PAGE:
Although not previously addressed by the NACVA, the AICPA and USPAP provided guidance as to mechanical computations. The AICPA’s SSVS No.1 indicates that mechanical computations of value that do not apply valuation approaches and methods and do not use professional judgment are excluded from SSVS No.1. The AICPA provides examples of mechanical computations of value that do not rise to the level of an engagement to estimate value.[7]

Additionally, the 2020-2021 edition of USPAP outlines various factors that must be considered in Standards Rule 9-4 with regard to mathematical computations. Specifically, the comment to Section 9-4(d) states, “Equity interests in a business enterprise are not necessarily worth the pro-rata share of the business enterprise interest value as a whole. Also, the value of the business enterprise is not necessarily a direct mathematical extension of the value of the fractional interests. The degree of control, marketability, and/or liquidity or lack thereof depends on a broad variety of facts and circumstances that must be analyzed when applicable.” This is a great example of applying mathematical computations that do not utilize professional judgment, due professional care, or a credible result.

How Do You Know?

So how do you know if a member is using professional judgment? I generally utilize the words known and knowable to assess the use of professional judgment in a valuation. Often, we hear these words when referencing subsequent events. “… [W]hile the Court emphasized that the valuation should be based on what was known or knowable at the valuation date, and that the subsequent sale of the company was not foreseeable ….”[8]

A member could also reference professional competence within the NACVA Professional Standards. “A member shall only accept engagements the member can reasonably expect to complete with a high degree of professional competence.”[9] In my opinion, words like known, knowable, and professional competence can be combined with professional judgment.

Example

If the analyst values nonoperating assets separately in a litigation setting, it must be done so as to exclude any income generated or expenses incurred by the nonoperating assets. Related income and expenses should be valued separately from the earnings base capitalized in valuing the company’s operations.[10],[11] These statements are referenced in both the NACVA’s Business Valuations: Fundamentals, Techniques, and Theory as well as Shannon Pratt’s Valuing a Business. Therefore, if a member does not exclude any income generated or expenses incurred when valuing nonoperating assets, then in my opinion, there may be a professional judgment issue because this information was known or knowable (provided the valuation was performed after these publications were made available).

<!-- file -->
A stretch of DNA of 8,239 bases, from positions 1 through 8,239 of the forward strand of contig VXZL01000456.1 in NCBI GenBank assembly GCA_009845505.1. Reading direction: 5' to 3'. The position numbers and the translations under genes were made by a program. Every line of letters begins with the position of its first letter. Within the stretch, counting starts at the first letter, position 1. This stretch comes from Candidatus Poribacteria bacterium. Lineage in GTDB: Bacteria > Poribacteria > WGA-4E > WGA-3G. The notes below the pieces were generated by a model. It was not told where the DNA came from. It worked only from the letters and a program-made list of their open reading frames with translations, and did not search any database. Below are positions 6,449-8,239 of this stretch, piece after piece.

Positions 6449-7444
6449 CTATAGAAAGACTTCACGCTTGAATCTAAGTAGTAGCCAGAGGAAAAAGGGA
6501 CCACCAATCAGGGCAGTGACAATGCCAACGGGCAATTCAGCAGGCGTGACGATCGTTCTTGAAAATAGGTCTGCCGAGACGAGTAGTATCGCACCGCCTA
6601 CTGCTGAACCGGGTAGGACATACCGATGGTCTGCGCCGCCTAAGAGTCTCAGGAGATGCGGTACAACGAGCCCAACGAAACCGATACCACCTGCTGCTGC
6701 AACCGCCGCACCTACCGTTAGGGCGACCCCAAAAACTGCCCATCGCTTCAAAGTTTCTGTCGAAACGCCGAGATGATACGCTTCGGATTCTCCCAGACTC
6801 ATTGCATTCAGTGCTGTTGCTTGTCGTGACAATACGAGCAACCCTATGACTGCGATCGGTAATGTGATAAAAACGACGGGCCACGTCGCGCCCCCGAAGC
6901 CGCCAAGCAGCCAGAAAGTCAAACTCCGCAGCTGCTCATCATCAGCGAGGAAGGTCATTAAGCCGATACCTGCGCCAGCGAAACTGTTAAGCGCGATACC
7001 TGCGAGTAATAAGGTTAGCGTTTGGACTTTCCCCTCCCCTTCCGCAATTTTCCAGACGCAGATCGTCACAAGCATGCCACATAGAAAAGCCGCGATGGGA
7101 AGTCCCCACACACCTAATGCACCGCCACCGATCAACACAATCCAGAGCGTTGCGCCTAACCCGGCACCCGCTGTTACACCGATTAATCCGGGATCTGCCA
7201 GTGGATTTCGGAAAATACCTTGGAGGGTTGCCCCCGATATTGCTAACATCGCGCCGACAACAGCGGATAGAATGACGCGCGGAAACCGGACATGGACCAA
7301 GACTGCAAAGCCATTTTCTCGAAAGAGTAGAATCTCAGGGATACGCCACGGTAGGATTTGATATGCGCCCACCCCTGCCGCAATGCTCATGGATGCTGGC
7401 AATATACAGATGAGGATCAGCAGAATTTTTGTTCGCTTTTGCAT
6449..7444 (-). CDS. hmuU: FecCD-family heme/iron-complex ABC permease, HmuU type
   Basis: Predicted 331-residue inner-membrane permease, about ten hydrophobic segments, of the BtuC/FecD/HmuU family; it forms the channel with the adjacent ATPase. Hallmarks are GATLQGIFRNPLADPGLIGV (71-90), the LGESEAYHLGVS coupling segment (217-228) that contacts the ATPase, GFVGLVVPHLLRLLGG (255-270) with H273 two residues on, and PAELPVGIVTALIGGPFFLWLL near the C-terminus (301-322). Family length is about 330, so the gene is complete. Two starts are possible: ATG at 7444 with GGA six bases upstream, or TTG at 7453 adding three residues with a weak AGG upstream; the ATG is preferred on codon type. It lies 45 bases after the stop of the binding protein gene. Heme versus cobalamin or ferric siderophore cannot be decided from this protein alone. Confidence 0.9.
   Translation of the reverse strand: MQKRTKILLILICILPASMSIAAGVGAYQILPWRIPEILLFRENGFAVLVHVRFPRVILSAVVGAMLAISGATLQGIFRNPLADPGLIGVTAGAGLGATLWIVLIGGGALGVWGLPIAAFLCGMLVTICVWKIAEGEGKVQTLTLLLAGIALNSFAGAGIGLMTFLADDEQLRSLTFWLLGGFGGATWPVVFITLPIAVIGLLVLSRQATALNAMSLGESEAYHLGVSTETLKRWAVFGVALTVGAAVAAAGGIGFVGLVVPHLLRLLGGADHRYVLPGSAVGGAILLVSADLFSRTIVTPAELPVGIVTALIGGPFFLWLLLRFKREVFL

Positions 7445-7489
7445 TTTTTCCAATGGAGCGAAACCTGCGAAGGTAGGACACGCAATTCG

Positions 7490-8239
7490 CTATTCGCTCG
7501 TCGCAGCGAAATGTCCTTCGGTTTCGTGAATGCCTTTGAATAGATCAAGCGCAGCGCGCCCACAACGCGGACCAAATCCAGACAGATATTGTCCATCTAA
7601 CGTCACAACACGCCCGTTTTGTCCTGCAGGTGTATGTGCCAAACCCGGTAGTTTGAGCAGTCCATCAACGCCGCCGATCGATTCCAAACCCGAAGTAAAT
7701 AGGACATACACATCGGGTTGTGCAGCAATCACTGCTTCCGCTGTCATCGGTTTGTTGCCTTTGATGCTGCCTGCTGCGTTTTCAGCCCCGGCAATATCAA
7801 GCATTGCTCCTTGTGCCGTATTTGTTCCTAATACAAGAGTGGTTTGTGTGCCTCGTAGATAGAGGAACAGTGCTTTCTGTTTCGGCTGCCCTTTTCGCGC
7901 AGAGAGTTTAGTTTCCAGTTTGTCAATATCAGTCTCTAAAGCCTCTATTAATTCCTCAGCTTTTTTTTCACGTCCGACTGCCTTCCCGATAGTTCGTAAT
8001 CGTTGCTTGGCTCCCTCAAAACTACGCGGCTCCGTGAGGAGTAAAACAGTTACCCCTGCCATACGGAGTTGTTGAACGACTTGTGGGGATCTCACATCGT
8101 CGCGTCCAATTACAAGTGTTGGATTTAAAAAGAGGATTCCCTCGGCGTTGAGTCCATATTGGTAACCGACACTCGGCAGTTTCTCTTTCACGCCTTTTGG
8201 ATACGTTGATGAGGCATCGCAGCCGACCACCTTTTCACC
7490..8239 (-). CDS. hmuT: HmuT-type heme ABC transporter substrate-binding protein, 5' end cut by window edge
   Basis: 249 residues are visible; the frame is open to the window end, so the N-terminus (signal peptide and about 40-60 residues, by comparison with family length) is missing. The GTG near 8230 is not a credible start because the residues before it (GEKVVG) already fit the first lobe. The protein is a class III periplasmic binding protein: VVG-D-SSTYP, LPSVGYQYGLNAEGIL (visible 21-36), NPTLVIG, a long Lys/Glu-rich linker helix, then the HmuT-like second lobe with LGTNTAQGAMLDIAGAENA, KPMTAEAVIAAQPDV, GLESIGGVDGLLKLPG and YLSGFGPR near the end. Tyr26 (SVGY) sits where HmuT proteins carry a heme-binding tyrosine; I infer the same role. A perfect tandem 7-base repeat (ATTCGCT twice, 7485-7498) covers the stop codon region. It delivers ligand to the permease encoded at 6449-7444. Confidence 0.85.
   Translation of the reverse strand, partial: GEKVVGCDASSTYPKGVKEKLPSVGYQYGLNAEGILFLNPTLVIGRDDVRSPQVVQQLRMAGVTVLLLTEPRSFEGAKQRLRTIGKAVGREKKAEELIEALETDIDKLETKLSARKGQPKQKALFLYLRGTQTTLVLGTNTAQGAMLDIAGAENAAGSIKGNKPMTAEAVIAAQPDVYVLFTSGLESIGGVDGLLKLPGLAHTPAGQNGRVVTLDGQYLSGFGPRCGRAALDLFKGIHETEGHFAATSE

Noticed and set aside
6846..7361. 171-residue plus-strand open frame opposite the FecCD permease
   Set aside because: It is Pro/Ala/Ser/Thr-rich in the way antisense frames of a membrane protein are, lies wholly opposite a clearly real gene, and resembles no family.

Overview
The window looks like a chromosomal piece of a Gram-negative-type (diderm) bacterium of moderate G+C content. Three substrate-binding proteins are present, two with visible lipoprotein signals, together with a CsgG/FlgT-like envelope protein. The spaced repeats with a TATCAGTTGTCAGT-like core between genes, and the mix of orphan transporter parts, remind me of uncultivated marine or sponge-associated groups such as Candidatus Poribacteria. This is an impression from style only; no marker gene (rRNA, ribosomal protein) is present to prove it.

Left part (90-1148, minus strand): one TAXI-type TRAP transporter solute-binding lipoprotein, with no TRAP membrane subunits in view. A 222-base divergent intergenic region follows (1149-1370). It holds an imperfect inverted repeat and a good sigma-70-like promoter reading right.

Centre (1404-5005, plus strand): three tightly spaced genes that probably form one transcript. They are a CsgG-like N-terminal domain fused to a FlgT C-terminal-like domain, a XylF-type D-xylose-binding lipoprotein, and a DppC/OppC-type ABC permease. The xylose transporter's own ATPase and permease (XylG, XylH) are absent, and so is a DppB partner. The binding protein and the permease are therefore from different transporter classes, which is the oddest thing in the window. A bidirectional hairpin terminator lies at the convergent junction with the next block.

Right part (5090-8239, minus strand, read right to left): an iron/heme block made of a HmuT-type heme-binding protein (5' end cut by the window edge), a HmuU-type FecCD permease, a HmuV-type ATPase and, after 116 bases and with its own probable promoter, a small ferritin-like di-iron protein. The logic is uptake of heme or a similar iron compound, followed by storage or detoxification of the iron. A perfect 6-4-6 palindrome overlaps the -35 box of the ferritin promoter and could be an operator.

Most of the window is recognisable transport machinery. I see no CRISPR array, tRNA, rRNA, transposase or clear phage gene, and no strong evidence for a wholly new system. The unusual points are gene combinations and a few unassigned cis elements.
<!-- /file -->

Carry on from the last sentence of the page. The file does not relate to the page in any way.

[1] NACVA’s QuickRead, “Linked Out”: A Response to a Business Valuation Standards Discussion, January 31, 2013, Ed Dupke.

[2] Internal Revenue Service (IRS), Treasury, Federal Register/Vol. 83, No. 146/Monday, July 30, 2018/ Rules and Regulations.

[3] U.S. Small Business Administration, Standard Operating Procedures, Appendix 3: Definitions, effective October 1, 2020.

[4] NACVA Professional Standards, Section I.

[5] Merriam Webster Dictionary, Definition of Professional, 2020. https://www.merriam-webster.com/dictionary/professional

[6] Merriam Webster Dictionary, Definition of Judgment, 2020. https://www.merriam-webster.com/dictionary/judgment

[7] AICPA SSVS-1, Interpretation No. 1, Illustration 8, (VS sec. 9100 par. .20-.23).

[8] Shannon P. Pratt: Valuing a Business, Fifth Edition, p. 670 referencing the Estate of Jung

[9] NACVA Professional Standards, Section II.B

[10] NACVA Business Valuations: Fundamentals, Techniques and Theory, NACVA, 2014, Chapter Three – 11

[11] Shannon P. Pratt: Valuing a Business, Fifth Edition, p. 146


Nick Mears, MBA, CVA, MAFF, is the founder and managing member of Caprock Business Consulting, LLC, a business valuation, litigation support, and consulting firm based in Lubbock, Texas. He is a Standards Board (SDB) member with the National Association of Certified Valuators and Analysts (NACVA) and focuses his expertise on valuing privately-held business interests for litigation support, acquisitions, SBA and commercial lending, and gift and estate tax purposes.

Mr. Mears can be contacted at (806) 853-7832 or by e-mail to admin@caprockbusinessconsulting.com.

The National Association of Certified Valuators and Analysts (NACVA) supports the users of business and intangible asset valuation services and financial forensic services, including damages determinations of all kinds and fraud detection and prevention, by training and certifying financial professionals in these disciplines.